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3 MW Waste to Energy Gasification Plant Underway in India

30 April 2013

By Ben Messenger
Managing Editor of Waste Management World magazine

3 MW Waste to Energy Gasification Plant Underway in Venkatamangala, IndiaFollowing years of delays preliminary civil works have begun on a waste to energy facility in the village of Venkatamangalam, India which will use gasification technology to process municipal solid waste (MSW) from Tambaram and Pallavaram municipalities, according to a report in The Hindu.

To mark the start of construction, a ‘bhoomi pooja‘ ceremony was reported to have been performed at the 50-acre site located around 15 km from Tambaram in the Indian state of Tamil Nadu.

According to the report the Rs 1 billion ($18.5 million) project a public private partnership which will operate on a design, built, operate and transfer (DBOT) basis and is expected to be complete by mid-2014.

The plant is reportedly been designed to process some 300 tonnes of solid waste per day and generate around 3 MW of electricity from the syngas created by a waste gasification process.


Explaining the plant’s operation municipal officials explained that waste brought to the site would be segregated into biodegradable, recyclable and other inert waste. Wet waste would be dried with blowers to remove moisture and reduce its weight by 50%.

The report said that the waste would then be sieved, shredded and subjected to a thermalisation process to create syngas which would be used to generate electricity.

The by-products from the waste gasification process would be either used for creating ‘eco-bricks’ or dumped in scientific landfills.

According to the report officials claimed that no part of the process would result in any form of pollution to land, water or air.


The facility is reported to be being developed by Mumbai based infrastructure developer, Essel Infraprojects and Tambaram Municipal Solid Waste Private Limited, under a Special Purpose Vehicle (SPV) created for the purpose – Essel Pallavapuram.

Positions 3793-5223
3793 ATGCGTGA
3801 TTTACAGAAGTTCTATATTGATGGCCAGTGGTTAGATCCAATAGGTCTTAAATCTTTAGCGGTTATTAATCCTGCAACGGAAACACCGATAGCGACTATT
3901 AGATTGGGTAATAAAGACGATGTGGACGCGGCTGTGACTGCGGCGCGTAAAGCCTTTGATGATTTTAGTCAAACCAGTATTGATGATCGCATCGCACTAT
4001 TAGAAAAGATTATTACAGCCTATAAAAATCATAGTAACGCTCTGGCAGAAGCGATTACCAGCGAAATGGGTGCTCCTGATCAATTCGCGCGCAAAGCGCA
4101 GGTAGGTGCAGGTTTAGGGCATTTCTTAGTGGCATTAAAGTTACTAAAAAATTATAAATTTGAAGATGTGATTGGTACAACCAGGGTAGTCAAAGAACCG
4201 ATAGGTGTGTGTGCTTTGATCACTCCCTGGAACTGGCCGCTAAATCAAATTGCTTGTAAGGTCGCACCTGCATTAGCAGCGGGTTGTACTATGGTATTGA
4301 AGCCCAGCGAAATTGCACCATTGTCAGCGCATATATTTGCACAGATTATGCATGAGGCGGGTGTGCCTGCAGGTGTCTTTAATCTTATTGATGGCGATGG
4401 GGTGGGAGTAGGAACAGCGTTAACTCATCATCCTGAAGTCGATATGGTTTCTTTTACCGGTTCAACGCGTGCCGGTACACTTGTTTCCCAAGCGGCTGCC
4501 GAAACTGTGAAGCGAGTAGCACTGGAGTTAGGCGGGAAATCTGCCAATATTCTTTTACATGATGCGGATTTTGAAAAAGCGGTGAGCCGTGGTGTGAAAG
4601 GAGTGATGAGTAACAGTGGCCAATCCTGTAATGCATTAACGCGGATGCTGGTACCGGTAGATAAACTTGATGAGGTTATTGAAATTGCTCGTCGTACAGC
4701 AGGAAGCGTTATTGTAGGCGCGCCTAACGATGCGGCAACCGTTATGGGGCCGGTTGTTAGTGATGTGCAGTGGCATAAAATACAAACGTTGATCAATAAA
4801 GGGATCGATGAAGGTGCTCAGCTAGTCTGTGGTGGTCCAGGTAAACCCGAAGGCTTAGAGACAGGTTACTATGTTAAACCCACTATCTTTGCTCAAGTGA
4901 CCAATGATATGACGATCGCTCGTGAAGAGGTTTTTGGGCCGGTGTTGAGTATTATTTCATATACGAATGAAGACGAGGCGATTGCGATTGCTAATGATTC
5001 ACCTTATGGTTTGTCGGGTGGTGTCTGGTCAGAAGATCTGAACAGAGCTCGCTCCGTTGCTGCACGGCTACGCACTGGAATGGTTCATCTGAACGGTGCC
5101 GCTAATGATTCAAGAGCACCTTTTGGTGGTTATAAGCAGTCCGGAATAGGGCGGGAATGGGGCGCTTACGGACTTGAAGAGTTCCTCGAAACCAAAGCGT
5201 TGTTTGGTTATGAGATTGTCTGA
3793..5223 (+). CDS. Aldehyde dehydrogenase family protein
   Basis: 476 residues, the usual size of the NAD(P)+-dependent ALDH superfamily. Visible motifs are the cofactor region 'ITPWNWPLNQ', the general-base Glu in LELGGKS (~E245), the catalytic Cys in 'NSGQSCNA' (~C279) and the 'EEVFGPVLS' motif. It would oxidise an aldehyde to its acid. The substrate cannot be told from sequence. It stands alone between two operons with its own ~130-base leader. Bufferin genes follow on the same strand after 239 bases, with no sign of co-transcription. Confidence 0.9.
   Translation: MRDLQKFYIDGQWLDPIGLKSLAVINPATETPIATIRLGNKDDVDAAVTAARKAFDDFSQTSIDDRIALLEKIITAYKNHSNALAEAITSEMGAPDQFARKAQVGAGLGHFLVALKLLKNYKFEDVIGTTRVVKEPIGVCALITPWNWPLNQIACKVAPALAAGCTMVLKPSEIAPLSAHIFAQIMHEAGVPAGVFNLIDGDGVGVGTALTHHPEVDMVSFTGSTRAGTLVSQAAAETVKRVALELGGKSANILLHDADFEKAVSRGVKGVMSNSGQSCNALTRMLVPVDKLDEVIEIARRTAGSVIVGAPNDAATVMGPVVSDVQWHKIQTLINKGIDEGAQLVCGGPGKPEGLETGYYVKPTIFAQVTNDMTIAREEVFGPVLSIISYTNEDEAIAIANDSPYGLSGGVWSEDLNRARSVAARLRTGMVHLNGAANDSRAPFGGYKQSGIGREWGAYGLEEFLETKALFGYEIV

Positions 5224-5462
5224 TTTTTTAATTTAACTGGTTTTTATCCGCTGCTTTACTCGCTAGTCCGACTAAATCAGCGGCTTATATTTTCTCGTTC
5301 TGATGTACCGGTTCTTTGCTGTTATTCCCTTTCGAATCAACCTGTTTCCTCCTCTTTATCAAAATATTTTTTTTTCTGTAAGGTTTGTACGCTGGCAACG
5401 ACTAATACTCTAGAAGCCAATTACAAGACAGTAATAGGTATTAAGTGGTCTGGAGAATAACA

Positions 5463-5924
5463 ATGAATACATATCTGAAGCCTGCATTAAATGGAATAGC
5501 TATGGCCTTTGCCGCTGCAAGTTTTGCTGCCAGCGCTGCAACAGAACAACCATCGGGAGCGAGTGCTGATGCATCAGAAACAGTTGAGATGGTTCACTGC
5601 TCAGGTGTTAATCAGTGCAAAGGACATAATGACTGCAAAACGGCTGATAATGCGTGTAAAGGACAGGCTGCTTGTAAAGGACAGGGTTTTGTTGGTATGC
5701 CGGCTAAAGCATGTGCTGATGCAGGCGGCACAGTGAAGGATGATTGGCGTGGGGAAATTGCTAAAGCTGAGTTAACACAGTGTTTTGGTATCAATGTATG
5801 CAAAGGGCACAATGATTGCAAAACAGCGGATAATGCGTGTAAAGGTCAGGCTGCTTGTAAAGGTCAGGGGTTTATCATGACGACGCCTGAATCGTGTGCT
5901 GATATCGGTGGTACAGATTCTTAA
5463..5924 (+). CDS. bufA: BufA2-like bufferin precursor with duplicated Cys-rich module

According to The Hindu, K.M.R. Nissar Ahmed, Pallavaram’s municipal chairman said that the SPV would also be in charge of operating and maintaining the facility, as well as landfill sites, for 20 years, Mr. Ahmed told presspersons here.

K.M.R. Nissar Ahmed, Pallavaram municipal chairman, said of the total project cost,

Ahmed is also reported to have said that around Rs 200 million ($3.7 million) of the total cost of the facility would be covered by a grant under the Jawaharlal Nehru National Urban Renewal Mission – a huge city-modernisation scheme launched by the Government of India’s under Ministry of Urban Development.

The rest of the funds are reported to have come from Essel Infraprojects, the lead partner in the project.

The chairman is also reported to have said that even after the commissioning the plant, the municipalities of Pallavaram and Tambaram would continue to engage in primary waste collection.

The waste generated and collected in the two towns will be transferred to the plant, with the municipalities paying Rs 500 ($9.30) for every tonne of waste treated at the facility.

Parthapratim Ata, general manager, Essel Infraprojects, was reported to be confident of completing the project on time and begin generating power by the middle of next year

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